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 Kurt Marko
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Profile of Kurt Marko

Contributing Editor
News & Commentary Posts: 100
Kurt Marko is an InformationWeek and Network Computing contributor and IT industry veteran, pursuing his passion for communications after a varied career that has spanned virtually the entire high-tech food chain from chips to systems. Upon graduating from Stanford University with a BS and MS in Electrical Engineering, Kurt spent several years as a semiconductor device physicist, doing process design, modeling and testing. He then joined AT&T Bell Laboratories as a memory chip designer and CAD and simulation developer. Moving to Hewlett-Packard, Kurt started in the laser printer R&D lab doing electrophotography development, for which he earned a patent, but his love of computers eventually led him to join HPs nascent technical IT group. He spent 15 years as an IT engineer and was a lead architect for several enterprisewide infrastructure projects at HP, including the Windows domain infrastructure, remote access service, Exchange e-mail infrastructure and managed Web services.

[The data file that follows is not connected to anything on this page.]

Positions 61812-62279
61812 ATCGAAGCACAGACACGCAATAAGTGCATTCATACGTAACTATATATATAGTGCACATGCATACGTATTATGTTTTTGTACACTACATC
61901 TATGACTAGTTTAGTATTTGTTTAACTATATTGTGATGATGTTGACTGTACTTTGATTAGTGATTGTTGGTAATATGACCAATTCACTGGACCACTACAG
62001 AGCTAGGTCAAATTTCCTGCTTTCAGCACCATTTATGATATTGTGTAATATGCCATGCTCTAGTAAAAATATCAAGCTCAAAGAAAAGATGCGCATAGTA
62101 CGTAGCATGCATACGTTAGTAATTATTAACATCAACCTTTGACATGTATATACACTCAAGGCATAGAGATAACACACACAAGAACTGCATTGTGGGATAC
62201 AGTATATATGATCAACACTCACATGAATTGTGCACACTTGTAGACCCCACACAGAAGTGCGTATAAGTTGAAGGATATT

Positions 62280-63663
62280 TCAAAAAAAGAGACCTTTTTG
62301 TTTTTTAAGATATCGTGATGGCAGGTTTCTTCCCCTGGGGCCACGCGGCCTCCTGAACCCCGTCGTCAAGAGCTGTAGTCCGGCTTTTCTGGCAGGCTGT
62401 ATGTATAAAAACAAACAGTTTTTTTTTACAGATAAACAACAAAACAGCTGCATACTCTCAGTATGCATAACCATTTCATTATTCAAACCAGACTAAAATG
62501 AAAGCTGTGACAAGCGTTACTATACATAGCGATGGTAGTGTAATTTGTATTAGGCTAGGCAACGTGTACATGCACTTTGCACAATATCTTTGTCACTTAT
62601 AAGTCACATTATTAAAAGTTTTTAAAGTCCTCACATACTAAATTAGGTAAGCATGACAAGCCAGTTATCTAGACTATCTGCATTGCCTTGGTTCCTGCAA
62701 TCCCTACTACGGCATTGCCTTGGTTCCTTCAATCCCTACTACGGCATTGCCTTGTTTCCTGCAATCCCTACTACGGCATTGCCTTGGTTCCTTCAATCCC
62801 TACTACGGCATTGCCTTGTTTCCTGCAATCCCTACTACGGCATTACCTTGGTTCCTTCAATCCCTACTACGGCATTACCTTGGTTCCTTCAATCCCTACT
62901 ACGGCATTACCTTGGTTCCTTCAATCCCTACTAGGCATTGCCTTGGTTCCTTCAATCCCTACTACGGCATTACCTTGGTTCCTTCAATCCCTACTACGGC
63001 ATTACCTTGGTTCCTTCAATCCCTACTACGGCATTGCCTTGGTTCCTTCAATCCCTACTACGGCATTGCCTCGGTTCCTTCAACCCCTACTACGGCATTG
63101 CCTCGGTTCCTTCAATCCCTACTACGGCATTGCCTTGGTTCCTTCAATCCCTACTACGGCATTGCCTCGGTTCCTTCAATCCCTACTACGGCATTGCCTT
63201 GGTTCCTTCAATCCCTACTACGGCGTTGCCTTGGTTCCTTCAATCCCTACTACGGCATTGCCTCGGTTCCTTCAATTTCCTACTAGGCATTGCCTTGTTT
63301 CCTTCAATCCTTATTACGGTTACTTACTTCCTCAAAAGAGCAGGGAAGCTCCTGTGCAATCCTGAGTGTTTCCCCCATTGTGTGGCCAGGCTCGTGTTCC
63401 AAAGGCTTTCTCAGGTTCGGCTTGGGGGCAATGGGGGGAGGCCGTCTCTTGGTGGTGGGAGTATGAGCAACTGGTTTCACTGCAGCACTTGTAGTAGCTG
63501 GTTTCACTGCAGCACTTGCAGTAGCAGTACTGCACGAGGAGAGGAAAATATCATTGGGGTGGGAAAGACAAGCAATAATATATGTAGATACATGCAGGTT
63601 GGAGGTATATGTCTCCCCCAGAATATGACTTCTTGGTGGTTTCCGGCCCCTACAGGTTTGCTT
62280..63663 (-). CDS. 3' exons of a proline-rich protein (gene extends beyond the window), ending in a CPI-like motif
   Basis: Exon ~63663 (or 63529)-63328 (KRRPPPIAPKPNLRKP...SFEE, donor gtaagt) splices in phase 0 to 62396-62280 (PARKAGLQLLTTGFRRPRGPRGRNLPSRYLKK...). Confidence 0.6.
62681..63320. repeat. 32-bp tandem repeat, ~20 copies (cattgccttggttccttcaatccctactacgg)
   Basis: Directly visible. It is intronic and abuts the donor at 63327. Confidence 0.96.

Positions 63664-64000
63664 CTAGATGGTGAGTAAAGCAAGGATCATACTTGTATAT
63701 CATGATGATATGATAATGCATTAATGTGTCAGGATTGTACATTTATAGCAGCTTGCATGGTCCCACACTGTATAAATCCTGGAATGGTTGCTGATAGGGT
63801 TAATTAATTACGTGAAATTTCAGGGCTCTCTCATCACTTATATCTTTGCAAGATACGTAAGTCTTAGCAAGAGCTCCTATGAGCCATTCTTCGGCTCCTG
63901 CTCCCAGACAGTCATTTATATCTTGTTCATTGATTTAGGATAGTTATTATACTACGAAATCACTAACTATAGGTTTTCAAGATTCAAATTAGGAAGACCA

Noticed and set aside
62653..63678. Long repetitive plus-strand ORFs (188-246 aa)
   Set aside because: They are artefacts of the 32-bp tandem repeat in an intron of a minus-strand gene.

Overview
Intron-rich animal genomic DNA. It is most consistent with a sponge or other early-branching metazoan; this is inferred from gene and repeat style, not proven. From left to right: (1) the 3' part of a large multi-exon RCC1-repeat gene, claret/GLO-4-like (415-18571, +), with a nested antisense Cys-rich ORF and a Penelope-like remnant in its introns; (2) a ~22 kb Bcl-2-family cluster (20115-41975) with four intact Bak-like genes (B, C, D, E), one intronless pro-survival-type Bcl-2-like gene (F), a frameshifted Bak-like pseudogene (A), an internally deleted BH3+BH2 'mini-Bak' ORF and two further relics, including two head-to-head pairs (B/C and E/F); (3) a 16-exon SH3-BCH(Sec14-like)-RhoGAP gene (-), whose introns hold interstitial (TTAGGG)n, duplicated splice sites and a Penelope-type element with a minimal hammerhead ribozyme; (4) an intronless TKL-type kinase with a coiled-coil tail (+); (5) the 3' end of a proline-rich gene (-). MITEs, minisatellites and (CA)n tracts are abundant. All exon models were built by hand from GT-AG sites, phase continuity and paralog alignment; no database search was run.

Articles by Kurt Marko

5 Hybrid Cloud Gotchas

6/10/2014
Mixing public and private can deliver the best of both cloud worlds. But beware management complexity, cost volatility, data protection, and other potential snafus.

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Application Development In The Age Of Mobility

8/16/2012
The native vs. browser debate is still raging, with each strategy garnering 74% of respondents to our 2012 Mobile Application Development Survey who plan to deploy custom applications. But don't get bogged down in Apple vs. Android or HTML5 readiness. It's all about the apps.

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Video Is A Data Asset, So Manage It

5/31/2012
Whether a training session, earnings meeting, or product demo, video is too important an information source to be relegated to silos. Here's how to turn it into searchable, reusable content--without busting your storage budget.

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Sink Or Swim

9/21/2011
Most companies don't have a strategy to deal with rising tides of digital information. Enterprise content management can help, but first you need a plan.

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iPad And Enterprise File Sharing

5/26/2011
MobilEcho, GroupLogic's new mobile file management platform, gives iPad users network access to network shares using a simple app, while granting administrators control over data access and usage.

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How Secure Is iPad?

5/12/2011
While the Apple tablet doesn't yet equal the BlackBerry in terms of enterprise-grade management tools, it sports a set of surprisingly robust security features.